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Maine recognizes same-sex marriage
Question of the Day
Maine became the fifth state to recognize same-sex marriage on Wednesday as Gov. John Baldacci signed a newly passed bill making such unions legal.
Mr. Baldacci, a Democrat, had previously opposed same-sex marriage, but said in April that he would be “keeping an open mind” as legislation moved through the state House and Senate. He acknowledged his change of heart at Wednesday’s bill-signing ceremony.
“In the past, I opposed gay marriage while supporting the idea of civil unions,” Mr. Baldacci said in a statement. “I have come to believe that this is a question of fairness and of equal protection under the law, and that a civil union is not equal to civil marriage.”
Opponents of same-sex marriage had flooded the governor’s office with letters and e-mails asking him to stick to his position on the issue. The law is scheduled to take effect in September, but plans are already in the works to reverse it by putting the issue before Maine voters in a referendum.
Michael Heath, executive director of the Maine Family Policy Council, which opposed the same-sex marriage bill, reaffirmed Wednesday that his organization would work to place a referendum on the November ballot.
“We are not surprised he signed,” Mr. Heath said in an e-mail. “To say we are disappointed would be too kind.”
Unlike in gay-marriage states such as Massachusetts and Iowa, the referendum process in Maine is fairly friendly to citizen initiatives. Those working to put a so-called “people’s veto” on the November ballot would need to gather 55,087 signatures by mid-September. Such efforts are often successful: Last year, voters overturned a tax on soft drinks, beer and wine.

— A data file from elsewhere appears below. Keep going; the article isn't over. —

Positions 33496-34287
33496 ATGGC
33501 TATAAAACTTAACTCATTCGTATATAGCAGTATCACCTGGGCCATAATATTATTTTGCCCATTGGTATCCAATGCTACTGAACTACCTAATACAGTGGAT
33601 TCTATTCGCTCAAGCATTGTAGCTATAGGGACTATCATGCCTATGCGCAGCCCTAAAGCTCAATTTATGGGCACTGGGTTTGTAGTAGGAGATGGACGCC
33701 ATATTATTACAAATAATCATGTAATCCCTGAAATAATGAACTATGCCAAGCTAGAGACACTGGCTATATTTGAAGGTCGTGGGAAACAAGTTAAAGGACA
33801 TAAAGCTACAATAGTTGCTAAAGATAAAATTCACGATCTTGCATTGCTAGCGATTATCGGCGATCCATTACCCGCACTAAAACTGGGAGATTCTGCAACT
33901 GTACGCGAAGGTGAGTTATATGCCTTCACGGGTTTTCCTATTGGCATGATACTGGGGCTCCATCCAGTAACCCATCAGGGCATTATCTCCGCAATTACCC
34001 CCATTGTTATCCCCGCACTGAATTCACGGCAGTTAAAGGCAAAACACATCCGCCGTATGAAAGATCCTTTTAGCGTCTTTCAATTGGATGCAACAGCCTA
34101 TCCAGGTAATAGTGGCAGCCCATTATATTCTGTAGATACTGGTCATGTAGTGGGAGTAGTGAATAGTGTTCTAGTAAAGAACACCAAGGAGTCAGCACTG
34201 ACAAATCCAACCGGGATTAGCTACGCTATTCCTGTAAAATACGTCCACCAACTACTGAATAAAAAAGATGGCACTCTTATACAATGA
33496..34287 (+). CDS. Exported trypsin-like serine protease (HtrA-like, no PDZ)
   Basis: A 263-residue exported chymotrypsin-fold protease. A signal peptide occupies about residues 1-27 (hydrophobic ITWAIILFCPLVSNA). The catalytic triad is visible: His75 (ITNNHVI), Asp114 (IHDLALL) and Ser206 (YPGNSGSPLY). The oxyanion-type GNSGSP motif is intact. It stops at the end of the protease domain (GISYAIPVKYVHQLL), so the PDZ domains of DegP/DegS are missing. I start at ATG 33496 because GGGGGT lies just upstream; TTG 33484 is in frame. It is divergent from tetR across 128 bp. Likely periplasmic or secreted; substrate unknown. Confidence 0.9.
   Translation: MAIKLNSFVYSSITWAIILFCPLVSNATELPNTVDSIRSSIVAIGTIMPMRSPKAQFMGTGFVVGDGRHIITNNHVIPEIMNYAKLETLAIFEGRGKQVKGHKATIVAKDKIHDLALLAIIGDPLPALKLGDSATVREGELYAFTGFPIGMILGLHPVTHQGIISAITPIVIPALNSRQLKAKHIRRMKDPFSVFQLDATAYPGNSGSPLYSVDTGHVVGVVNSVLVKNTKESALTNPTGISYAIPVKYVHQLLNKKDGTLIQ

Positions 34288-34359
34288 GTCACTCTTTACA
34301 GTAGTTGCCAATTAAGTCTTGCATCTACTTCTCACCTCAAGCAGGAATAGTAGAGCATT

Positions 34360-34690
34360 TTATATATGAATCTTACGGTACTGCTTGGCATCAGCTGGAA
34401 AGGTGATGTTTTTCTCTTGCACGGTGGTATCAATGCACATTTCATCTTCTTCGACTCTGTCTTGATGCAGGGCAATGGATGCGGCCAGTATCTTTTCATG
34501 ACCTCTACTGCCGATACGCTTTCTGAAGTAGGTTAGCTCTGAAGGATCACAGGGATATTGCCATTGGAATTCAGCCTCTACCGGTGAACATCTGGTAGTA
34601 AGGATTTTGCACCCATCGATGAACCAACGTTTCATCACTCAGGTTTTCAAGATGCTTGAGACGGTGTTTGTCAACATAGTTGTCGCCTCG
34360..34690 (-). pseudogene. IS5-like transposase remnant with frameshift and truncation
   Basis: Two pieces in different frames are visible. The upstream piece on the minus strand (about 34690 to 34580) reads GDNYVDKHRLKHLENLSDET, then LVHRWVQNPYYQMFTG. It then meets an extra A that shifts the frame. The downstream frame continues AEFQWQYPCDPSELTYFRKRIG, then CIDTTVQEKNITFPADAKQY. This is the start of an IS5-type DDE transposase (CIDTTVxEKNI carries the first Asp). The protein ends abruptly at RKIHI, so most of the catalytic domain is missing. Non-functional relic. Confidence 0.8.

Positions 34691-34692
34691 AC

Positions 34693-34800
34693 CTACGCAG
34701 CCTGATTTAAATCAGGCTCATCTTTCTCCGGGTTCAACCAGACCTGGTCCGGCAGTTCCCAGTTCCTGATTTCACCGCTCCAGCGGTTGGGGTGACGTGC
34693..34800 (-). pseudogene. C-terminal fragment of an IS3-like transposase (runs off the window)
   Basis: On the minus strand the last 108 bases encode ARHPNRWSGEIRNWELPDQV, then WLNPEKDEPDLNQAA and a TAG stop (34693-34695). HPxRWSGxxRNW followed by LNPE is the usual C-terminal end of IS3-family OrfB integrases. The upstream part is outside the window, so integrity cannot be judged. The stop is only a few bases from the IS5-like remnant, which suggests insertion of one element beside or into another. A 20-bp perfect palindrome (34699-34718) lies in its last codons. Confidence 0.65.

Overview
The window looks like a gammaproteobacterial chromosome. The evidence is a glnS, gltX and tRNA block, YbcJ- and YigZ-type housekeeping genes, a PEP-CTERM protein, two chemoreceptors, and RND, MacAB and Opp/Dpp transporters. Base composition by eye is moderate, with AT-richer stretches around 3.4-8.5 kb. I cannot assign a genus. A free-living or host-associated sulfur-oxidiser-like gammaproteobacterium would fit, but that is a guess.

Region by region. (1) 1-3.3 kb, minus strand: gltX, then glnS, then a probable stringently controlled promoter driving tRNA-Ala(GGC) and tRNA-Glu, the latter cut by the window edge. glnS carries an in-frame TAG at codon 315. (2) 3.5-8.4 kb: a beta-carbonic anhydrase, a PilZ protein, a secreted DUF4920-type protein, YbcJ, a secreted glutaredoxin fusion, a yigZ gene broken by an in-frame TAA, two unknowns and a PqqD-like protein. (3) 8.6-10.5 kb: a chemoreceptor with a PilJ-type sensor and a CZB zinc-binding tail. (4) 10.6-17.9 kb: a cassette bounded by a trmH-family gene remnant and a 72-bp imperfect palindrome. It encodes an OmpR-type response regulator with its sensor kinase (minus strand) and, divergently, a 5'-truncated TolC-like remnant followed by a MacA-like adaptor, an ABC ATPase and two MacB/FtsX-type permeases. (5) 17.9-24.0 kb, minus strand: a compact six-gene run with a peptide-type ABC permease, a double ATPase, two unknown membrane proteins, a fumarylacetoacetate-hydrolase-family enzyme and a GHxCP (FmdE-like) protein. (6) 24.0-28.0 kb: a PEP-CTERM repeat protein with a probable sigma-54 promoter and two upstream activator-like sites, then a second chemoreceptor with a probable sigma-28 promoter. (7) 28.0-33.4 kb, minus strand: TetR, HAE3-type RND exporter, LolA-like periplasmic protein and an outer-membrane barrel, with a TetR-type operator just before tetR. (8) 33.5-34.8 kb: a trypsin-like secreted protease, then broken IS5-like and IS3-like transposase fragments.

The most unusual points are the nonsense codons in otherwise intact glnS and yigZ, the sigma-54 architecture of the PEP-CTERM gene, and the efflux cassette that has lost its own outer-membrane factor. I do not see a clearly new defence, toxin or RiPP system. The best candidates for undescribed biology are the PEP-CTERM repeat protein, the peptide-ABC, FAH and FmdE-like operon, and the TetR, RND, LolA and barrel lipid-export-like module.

A poll published in April found 47.3 percent of Maine residents favored same-sex marriage, while 49.5 percent were opposed, with the rest undecided.
The governor signed the same-sex marriage bill just one day after the House approved it on a 89-57 vote. The vote in the state Senate passed by 21-13.
Maine is the third state this year to agree to permit same-sex marriages. In April, the Iowa Supreme Court declared that the state’s marriage statute violated the Iowa Constitution’s equal-protection clause. Days later, the Vermont legislature overrode Gov. Jim Douglas’ veto, enacting a same-sex marriage bill.
Maine also becomes the fourth New England state to allow same-sex marriage. Besides Vermont, both Connecticut and Massachusetts already recognize gay marriage. A similar bill has passed both houses of the New Hampshire legislature and sits on the desk of Democratic Gov. John Lynch, who has said he opposes gay marriage.
The National Gay and Lesbian Task Force Action Fund lauded Mr. Baldacci for signing the bill.
“We are thrilled with Governor John Baldacci’s thoughtful and well-reasoned decision to sign this critical legislation,” said Rea Carey, the task force’s executive director. “This is a great day for Maine and a great day for this country. With recent marriage victories in Connecticut, Iowa and Vermont, this action affirms the national momentum building for marriage equality.”
She noted that the task force had given $82,000 to EqualityMaine for a voter-identification project while organizing a leadership and training summit. Other gay rights groups, including the Human Rights Campaign, had also been active in promoting same-sex marriage in the state.
“Just one year ago, a single state allowed same-sex couples to marry. Now, with the historic step taken by Governor Baldacci and the Maine Legislature, five states will provide equal dignity, equal respect, and equal rights under state law for same-sex couples by recognizing their freedom to marry, and we hope more will follow soon,” Human Rights Campaign President Joe Solmonese said.
About the Author
Valerie Richardson covers politics and the West from Denver. She can be reached at email@example.com.
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